Ropefish tank mates
While the ropefish is a carnivore, it is a relatively peaceful species of fish. However, they will not hesitate to eat small fish or invertebrates that can easily fit inside their mouth.
What can ropefish live with?
While you need to be careful and pick appropriate tank mates, ropefish can still live with a lot of different species! Some good tank mates might be:
- Dinosaur bichir. A prehistoric species closely related to the ropefish, the dinosaur bichir can grow to be 20 inches (50 cm) long and live up to 30 years! While this fish care is a little more specialized, the dinosaur bichir is definitely a great predatory fish that compliments the behavior and appearance of the ropefish.
- Angelfish. Angelfish can grow to about 6 inches (15 cm) and bring a beautiful assortment of color to any tank. Their extended fins will need additional aquarium height, but they’re a classic fish that can bring life to the middle and upper portions of the tank.
- Bala sharks. Another favorite among hobbyists, the metallic silver bala shark can grow to an impressive 14 inches (35.6 cm) and will need a very large tank for their constant movement.
- Gourami. There are many species of gourami to choose from, but these colorful fish make perfect tank mates for ropefish. While they can sometimes be temperamental and a little territorial, if kept in a large enough tank, extra fish care should be minimal.
- African butterfly fish. If searching for another odd fish like the ropefish, then the African butterfly fish might be the species for you. These fish get to be 5 inches (12.7 cm) and are very effective predators and will hunt any small fish that are in the aquarium; make sure to do plenty of research on which species are compatible with the African butterfly fish so that all of your fish don’t disappear overnight!
- Other ropefish. Some of the best ropefish tank mates are other ropefish! Some hobbyists believe that these fish actually do better and are more active in small groups as long as enough aquarium space is available and there is enough filtration. While they do not tend to be territorial towards each other, it may be worthwhile to add extra hiding spots if planning on introducing more ropefish.
Especially small fish, like tetras and danios, will quickly become a snack for your ropefish. Aggressive and territorial tank mates, like some species of cichlid, should also be avoided; your ropefish could become stressed and forced to hide most of the time and/or could be outcompeted for food.
Remember that every fish has its own temperament and personality; some fish may do better with other species than others. Never introduce a fish into a predatory tank that you wouldn’t want to lose.
Ropefish have very interesting personalities; they do like to hide the majority of the day though or perch on rocks with just their head remaining visible. Otherwise, they will be propelling themselves through the water with their long body moving like that of a snake.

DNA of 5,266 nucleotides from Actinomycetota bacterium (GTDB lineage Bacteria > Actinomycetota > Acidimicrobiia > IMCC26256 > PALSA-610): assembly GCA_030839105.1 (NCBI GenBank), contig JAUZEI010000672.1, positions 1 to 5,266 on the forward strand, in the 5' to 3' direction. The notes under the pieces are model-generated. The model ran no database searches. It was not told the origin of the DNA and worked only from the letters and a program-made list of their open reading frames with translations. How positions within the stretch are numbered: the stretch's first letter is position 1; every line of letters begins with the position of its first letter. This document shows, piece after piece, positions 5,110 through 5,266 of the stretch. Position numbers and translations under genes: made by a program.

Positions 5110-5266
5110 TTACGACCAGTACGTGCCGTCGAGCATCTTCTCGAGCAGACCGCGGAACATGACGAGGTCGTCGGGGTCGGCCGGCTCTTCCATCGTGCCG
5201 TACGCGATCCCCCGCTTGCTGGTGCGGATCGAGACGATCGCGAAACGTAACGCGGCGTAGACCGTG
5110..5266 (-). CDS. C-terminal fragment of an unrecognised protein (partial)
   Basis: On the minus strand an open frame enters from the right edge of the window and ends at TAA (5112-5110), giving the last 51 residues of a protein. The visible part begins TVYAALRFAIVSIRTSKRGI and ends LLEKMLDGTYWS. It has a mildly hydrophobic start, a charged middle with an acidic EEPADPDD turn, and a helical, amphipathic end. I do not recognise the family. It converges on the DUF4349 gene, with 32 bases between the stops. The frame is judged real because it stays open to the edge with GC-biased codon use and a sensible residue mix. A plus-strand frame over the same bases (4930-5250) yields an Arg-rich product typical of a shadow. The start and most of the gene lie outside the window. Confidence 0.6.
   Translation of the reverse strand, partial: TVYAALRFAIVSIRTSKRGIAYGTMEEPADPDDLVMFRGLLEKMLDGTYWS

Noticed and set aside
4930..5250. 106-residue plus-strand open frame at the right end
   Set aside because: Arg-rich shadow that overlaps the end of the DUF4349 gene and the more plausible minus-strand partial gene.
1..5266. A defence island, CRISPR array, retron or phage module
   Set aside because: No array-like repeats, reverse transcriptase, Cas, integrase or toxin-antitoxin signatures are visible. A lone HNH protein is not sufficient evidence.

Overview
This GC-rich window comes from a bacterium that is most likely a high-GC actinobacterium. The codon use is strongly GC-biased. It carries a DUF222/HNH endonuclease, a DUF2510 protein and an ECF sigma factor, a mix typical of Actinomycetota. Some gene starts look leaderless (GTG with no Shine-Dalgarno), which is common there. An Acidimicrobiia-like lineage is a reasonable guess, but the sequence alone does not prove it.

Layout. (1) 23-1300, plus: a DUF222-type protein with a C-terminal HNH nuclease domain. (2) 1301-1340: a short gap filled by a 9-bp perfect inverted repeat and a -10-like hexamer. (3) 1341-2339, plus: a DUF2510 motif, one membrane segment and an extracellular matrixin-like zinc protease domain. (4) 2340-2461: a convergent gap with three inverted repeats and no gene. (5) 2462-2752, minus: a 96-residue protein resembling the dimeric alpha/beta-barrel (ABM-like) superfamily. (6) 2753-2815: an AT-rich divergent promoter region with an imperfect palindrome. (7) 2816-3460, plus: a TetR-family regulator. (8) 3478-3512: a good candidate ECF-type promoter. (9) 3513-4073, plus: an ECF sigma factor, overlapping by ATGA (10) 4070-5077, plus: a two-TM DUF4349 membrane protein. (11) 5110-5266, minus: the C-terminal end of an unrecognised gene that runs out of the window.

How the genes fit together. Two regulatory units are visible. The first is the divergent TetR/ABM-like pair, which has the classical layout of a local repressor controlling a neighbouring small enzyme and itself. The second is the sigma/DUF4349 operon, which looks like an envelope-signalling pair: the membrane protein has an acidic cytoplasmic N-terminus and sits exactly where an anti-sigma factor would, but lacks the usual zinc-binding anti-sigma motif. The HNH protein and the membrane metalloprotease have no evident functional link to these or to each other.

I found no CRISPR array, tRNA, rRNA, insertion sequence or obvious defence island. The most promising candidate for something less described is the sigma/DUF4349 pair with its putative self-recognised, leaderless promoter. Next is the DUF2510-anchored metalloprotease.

Ropefish are nocturnal and will come out of their hiding spots at night to look for food. Hobbyists have reported seeing them stick half of their body out of the water, so don’t be alarmed if this happens and make sure that your aquarium hood is tight!
Do ropefish eat other fish?
Interestingly, ropefish don’t really eat other fish in the wild. As we’ll discuss, they mainly favor invertebrates.
However, these fish have poor eyesight and if food is scarce, they may take to eating other fish. It is not unheard of for a ropefish to snack on other aquarium fish!
In the wild, ropefish mainly eat insects, worms, and any crustaceans they might come across, like clams or shrimp. Because they do not have good eyesight, they depend on their incredible sense of smell to locate food.
In the aquarium, ropefish will mostly ignore fish flakes, though some hobbyists have had luck with getting their ropefish to accept them. Instead, they should be given an assortment of meaty foods like live and frozen worms (bloodworms, earthworms, etc.), insects, and shrimp.
Your ropefish will most likely be ready to eat once the aquarium lights have significantly dimmed or gone out entirely.
How often do you need to feed ropefish?
Ropefish are able to go quite a while without eating in the wild, but this does not mean that you should not regularly offer food to your fish. Most recommended giving small portions every day while saving larger meals for about every other day.
For many years, breeding rope in the aquarium trade was unheard of; all ropefish that were in the hobby were caught and commercially exported. However, over the past several years, hobbyists have begun to understand more and more about breeding these fish and the conditions that prove to be successful.
As of now, the best way to get ropefish to breed is by providing the best fish care as possible. This means that water parameters should be stable, hiding places should be abundant, the diet should be high-quality, and the male and female ropefish should be compatible. Some believe that slightly raising the temperature and adding long-leaved plants will help encourage the pair.
If successful, the female fish will lay eggs and will hatch after a couple of days. At this point, it would be best to remove the juvenile fish from the tank to keep the parents from eating them. For a couple of weeks, they will get their nutrients from an attached yolk sac. After that, it will be a challenge to get them to accept foods, but start with small particles, like infusoria, and work your way up to larger and meatier foods.
The ropefish is definitely not your typical tropical fish, but they don’t require much more care than a typical guppy. These fish need a moderately large tank and need to have specially-picked tank mates, but their ability to live in both brackish and freshwater makes them an interesting addition to many different tank setups!
If you have any other questions about ropefish or have kept these fish in your own aquarium, don’t hesitate to leave a comment below!